“If we don’t follow Dharma, if we destroy cliffs and rocks, if we dig up the land, plunder the trees and change the course of rivers, we will face the consequence,” warns Tseten Tashi Bhutia, convener of the Sikkim Bhutia-Lepcha Apex Committee, which moved the court after the Tashiding project obtained environmental clearance in 2010.
In May 2012, the SC referred two writ petitions to the Sikkim High Court. Around the same time, the MoEF woke up to the fact that the project had not obtained clearance from the NBWL and asked the state to immediately stop construction work at Tashiding until further orders. But nothing stopped project developer Shiga Energy from carrying on.
This April, the HC reiterated that the project’s fate depended on the final outcome of the petition and that the project developer was “continuing the works at its own risk”. The promoters claimed they have already spent Rs 260 crore borrowed from public institutions. The court will soon take a final decision if it is too late to call off this illegal project.
The course was charted in 1974 by the Central Water and Power Commission that proposed “cascade development” to harness the hydel potential of the Teesta and Rangit. By 1990, the National Hydro Power Corporation (NHPC) stepped in. In 1999, under pressure from the power ministry, the Teesta V project was cleared on the condition that none of the other five cascade projects would be considered without studying the river’s carrying capacity.
The study was commissioned by the NHPC in 2001 and the Centre for Inter- Disciplinary Studies of Mountain and Hill Environment submitted its report in 2007. By then, all six projects on the Teesta had been given preliminary clearances in violation of the MoEF own conditions.
The floodgates were thrown open soon after the Central Electricity Authority ranked the hydroelectric potential of key rivers in 2001. The emphasis was on the Brahmaputra basin, which included the Teesta. Since 2002, Sikkim has proposed 31 hydel projects. Between January and June 2012, under public pressure mounting since the 2011 earthquake, the state cancelled six of these (Ting-Ting, Lethang, Bop, Bhimkang, Lachung and Teesta Stage-I).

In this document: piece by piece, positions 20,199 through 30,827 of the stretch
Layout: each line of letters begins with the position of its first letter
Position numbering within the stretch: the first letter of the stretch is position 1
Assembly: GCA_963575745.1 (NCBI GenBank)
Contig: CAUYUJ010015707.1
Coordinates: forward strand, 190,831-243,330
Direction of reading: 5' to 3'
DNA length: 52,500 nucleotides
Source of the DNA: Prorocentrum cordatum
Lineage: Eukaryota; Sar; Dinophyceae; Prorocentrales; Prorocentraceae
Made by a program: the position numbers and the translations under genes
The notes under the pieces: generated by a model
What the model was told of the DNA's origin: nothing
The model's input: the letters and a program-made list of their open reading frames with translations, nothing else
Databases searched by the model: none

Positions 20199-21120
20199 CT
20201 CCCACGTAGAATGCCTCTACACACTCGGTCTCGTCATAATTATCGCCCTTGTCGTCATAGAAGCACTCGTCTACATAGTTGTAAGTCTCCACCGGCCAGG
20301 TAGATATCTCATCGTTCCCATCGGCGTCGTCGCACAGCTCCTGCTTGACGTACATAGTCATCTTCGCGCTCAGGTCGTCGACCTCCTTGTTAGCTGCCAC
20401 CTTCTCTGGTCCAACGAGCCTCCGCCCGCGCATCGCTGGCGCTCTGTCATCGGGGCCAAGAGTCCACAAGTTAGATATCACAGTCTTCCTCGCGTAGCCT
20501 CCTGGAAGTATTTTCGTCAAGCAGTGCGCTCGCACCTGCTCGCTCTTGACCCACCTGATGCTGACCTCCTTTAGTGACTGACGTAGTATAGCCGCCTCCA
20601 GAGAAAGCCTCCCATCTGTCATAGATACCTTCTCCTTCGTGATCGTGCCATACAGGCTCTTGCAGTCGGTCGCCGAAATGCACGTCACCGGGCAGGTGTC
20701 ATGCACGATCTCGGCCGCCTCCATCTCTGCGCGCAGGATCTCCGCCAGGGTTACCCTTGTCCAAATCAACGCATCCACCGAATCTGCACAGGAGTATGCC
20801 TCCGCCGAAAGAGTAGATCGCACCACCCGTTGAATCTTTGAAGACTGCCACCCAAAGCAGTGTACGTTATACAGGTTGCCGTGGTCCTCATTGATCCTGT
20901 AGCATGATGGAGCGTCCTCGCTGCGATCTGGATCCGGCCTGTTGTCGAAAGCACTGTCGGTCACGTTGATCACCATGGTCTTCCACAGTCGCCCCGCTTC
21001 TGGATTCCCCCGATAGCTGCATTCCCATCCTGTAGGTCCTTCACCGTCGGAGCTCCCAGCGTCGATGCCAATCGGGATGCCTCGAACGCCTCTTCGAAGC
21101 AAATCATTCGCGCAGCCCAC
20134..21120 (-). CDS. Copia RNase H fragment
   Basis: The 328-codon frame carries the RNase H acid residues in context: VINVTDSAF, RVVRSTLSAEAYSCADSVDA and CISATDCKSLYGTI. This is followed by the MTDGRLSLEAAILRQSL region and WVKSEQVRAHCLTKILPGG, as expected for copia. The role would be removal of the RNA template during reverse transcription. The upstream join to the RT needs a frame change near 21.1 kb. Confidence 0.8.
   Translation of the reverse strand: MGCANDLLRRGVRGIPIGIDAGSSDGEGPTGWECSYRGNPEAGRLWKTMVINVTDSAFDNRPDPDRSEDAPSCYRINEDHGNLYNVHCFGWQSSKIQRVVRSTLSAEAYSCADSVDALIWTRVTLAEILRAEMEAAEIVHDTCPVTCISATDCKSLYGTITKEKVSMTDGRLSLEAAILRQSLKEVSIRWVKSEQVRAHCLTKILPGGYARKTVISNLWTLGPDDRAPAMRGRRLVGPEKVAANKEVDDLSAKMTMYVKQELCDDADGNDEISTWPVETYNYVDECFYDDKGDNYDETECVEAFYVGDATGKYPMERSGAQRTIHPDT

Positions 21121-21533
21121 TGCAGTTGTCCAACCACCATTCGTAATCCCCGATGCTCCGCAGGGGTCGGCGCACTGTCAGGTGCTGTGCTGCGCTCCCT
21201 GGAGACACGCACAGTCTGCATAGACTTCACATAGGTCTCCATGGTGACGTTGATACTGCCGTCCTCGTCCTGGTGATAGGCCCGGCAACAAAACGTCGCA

Of the remaining 25 projects, only two — the 60 MW Rangit III and 510 MW Teesta V — are operational today, both run by the NHPC. So much for opening the power sector to private developers. But before rushing to blame green ‘red tape’ or local religious sentiments, consider these:
• Central guidelines require all hydel projects above Rs 100 crore to be awarded through competitive bidding except for joint ventures in which the state holds a majority stake. Soon after he was re-elected in 2004, CM Pawan Chamling set a 100- day deadline for signing MoUs worth 3,000 MW and decided that the state would take 26 percent equity — a minority stake — in projects proposed by independent power producers (IPP)
• After diluting the Central guidelines, the Sikkim government further compromised its interest. It signed the mou for Teesta III in July 2005 but did not hold a single share in Teesta Urja Limited (TUL) for seven years. The state raised the issue only in 2012 and tul, despite being a private enterprise, went on to obtain sundry government clearances and raise Rs 4,560 crore from government financial institutions (FIs) illegally
• TUL was no exception. Prodded by the power ministry, which was pushed to look into the matter by the Parliamentary Accounts Committee, the Sikkim government asked 27 private developers for company details. None of them replied and, subsequently, fended off RTI queries as private limited companies. Clearly, none of these operates as joint ventures